Still Life with Rhetoric: L. E. Gries

Jennifer Wilhite
Mind Map by Jennifer Wilhite, updated more than 1 year ago
Jennifer Wilhite
Created by Jennifer Wilhite almost 5 years ago
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The quotes I deem most vital to understanding chapters 1 2 and preface

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Still Life with Rhetoric: L. E. Gries
  1. 11 by rhetorical, I refer to something’s ability to induce change in thought, feeling, and actions; organization and maintain collective formation; exert power etc.
    1. 7 Rhetoric, in this framework, is conceived as not only the faculty one has to create and deliver a persuasive object of some sort but also as the object itself, whether it is delivered in the form of a speech, a text, or a picture.
    2. visuals, images, pictures
      1. Visual: I consider a visual to be ‘that which we think we see’ whether that is interpreted as an alphabetic letter or a cloud or a political poster… that which we perceive is never reality; it is always a mental configuration that emerges as an end result of a complex perceptual process that begins with a detection of light in the eye and proceeds as different parts of the brain interpret… (9)
        1. “you can hang a picture but you can’t hang an image” (9)
          1. A picture is an image that ‘appears in a material support,’ which includes photographs, posters, digital reproductions, murals…(9)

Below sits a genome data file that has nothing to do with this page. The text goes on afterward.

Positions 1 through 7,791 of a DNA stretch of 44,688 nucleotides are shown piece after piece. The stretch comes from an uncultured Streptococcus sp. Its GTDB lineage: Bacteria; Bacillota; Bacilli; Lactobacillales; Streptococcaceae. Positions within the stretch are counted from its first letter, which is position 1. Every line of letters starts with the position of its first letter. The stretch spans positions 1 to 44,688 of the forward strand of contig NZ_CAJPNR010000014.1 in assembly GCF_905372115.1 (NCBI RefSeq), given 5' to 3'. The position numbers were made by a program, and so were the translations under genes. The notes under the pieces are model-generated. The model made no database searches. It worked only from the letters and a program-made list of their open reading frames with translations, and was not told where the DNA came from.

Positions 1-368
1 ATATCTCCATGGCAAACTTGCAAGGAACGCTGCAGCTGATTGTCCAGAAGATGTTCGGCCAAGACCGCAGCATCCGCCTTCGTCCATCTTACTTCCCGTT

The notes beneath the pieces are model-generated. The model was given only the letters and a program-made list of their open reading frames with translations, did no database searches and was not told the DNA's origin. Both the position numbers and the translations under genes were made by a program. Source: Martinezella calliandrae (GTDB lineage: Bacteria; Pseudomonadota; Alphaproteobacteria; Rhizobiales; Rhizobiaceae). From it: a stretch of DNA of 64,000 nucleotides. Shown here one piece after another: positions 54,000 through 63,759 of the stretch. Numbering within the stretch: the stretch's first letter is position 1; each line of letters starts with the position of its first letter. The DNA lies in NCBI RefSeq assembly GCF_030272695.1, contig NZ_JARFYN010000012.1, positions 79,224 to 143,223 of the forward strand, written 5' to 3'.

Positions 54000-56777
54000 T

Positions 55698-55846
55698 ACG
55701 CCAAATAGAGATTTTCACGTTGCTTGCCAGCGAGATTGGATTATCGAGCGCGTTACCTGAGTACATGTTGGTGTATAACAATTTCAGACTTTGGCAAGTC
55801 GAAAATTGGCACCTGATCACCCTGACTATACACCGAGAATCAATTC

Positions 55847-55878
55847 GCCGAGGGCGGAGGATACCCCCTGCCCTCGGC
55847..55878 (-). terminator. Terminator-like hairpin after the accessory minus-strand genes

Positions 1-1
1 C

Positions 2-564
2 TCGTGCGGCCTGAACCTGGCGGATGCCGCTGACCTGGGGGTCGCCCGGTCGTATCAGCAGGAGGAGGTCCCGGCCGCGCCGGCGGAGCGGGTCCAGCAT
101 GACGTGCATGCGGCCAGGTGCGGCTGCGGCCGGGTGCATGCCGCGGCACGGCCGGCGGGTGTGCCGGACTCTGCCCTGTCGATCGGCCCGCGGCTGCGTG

2. 18 while authors and artists can attempt to account for rhetorical velocity by anticipation the third-party re-composition of their own work (Ridolfo and DeVoss 2009), they can never fully control where or how the things they produce will circulate
            1. 19 circulation, as defined herein, refers to spatiotemporal flows, which unfold and fluctuate as things enter into diverse associations and materialize in abstract and concrete forms
            2. Xiii: I am particularly curious about the relations we develop with things and the active roles they play in (re) arranging collective life as they weave in and out of various relationships.
              1. 41 repetition and imitation constitute the fabric of social reality
                1. 43 Mikhail Bakhtin: a chronotope refers to the intrinsic connectedness of temporal and spatial relationships artistically expressed in literature
                  1. 43 from a new materialist perspective, this chronotopic understanding of time is key to conceiving of and studying how a single multiple image becomes rhetorical over its lifetime as it materializes in different versions, each with their own spatiotemporal configuration.
                    1. 48 Blair claims that in order to broaden our studies of rhetoric beyond effect (or goal fulfillment) to the actual consequences that emerge from material action, we must ask not what a text or artifact means but rather we ought to be asking what a text does and what happens as a result of its existence